Wall Street really doesn't want you to sell stocks – MarketWatch

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A new set of data from FactSet underlines why investors need to take stock ratings provided by brokers with a grain of salt: Not a single S&P 500 company has majority “sell” ratings.

A year ago there was just one.

Of the 11,257 ratings that analysts have on S&P 500 SPX, +0.17% stocks, 49% are “buy” ratings, 45% are neutral — and only 6% are “sell”ratings,” according to a June 23 report from FactSet analyst John Butters.

A “sell-side” analyst is one who works for a brokerage firm or on the brokerage side of an investment bank, providing research reports and ratings to brokerage clients and often making them available to the financial media. The firm’s bankers also use the reports when pitching for business. A “buy-side” analyst is one who works for professional investors, including hedge funds.

So sell-side analysts are the ones being quoted most often, especially when you see monotonous quarterly headlines saying which companies have beaten or missed consensus earnings estimates. Their earnings estimates and ratings, in turn, can help drive stocks higher, so it’s important to consider their opinions.

Read: How to stop being your own worst enemy in the stock market

It may not surprise you that most companies beat estimates each quarter, no matter what is going on in the economy. If sales and earnings are weak, analysts will often lower their estimates heading into earnings season, sometimes in response to companies lowering their earnings guidance.

A conversation with almost any sell-side analyst will highlight a deep level of knowledge of the industry he or she covers, along with an approach to ratings that is based on price targets, which themselves are based on estimates for sales, earnings and cash flow. But there’s no denying that analysts shy away from placing the equivalent of a “sell” rating on a stock, or that “good news” (including good ratings) makes it easier for brokerage companies to earn commissions as investors buy shares.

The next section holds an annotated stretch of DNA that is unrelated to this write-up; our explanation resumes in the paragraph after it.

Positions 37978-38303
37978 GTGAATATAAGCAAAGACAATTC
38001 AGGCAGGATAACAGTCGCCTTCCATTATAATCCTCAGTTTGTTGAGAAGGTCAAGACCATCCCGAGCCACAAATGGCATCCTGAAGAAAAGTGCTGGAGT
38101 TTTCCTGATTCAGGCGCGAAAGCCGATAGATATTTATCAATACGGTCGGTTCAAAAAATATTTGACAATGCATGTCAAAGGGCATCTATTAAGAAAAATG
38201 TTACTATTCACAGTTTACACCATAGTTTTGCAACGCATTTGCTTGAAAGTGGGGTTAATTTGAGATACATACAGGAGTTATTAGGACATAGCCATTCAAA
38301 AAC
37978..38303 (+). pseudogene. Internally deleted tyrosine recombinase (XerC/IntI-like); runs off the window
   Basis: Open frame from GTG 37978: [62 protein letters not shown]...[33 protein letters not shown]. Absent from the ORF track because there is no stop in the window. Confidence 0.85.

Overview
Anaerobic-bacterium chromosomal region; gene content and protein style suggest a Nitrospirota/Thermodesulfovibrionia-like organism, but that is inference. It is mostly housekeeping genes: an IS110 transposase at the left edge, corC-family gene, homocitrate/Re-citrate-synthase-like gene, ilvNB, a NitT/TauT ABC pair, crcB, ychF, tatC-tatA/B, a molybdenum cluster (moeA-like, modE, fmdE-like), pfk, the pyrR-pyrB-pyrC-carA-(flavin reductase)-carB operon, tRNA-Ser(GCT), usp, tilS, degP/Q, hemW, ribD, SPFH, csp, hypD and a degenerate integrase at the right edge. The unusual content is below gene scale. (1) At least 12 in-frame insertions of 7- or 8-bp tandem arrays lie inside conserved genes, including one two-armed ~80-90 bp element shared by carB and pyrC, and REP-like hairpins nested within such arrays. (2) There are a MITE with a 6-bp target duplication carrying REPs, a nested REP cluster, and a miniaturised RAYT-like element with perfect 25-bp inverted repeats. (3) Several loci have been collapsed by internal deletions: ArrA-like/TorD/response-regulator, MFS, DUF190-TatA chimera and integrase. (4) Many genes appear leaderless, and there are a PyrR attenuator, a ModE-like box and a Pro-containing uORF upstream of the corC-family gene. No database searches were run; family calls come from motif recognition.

Gary Lutin, the chairman of the Shareholder Forum (which supports access to information investors need) and a former investment banker, said it was “sad” that “the current marketplace for financial services doesn’t offer jobs that will pay all these talented and highly skilled professionals to offer advice that doesn’t ring a banker’s cash register.”

In other words, investors still face the same challenge of figuring out how to get the best information on which to base their investment decisions. This is why it pays to do your own research (reading not only analysts’ reports but company filings, news articles, and industry and academic reports), which your broker or investment adviser can help you with, at least partially. Form your own opinions about a company’s strategy to dominate its industry over the long term.

Read: 24 money-manager clichés — and what they really mean

Takeaways from the FactSet data

Analysts are most “optimistic” about the health-care and information technology sectors, according to Butters, as both have the highest percentage of “buy” ratings: 57%. Here are ratings percentages for all 11 sectors of the S&P 500.

Sector Share ‘buy’ ratings Share neutral ratings Share ‘sell’ ratings Total return – 12 months through June 23
Health Care 57% 40% 4% 15%
Information Technology 57% 38% 5% 35%
Energy 55% 39% 6% -5%
Materials 52% 43% 4% 14%
Industrials 48% 47% 5% 21%
Consumer Discretionary 47% 47% 6% 15%
Financials 44% 50% 6% 28%
Real Estate 42% 53% 5% 4%
Consumer Staples 40% 53% 7% 6%
Utilities 33% 59% 7% 9%
Telecommunications 28% 65% 7% -9%
S&P 500 49% 45% 6% 18%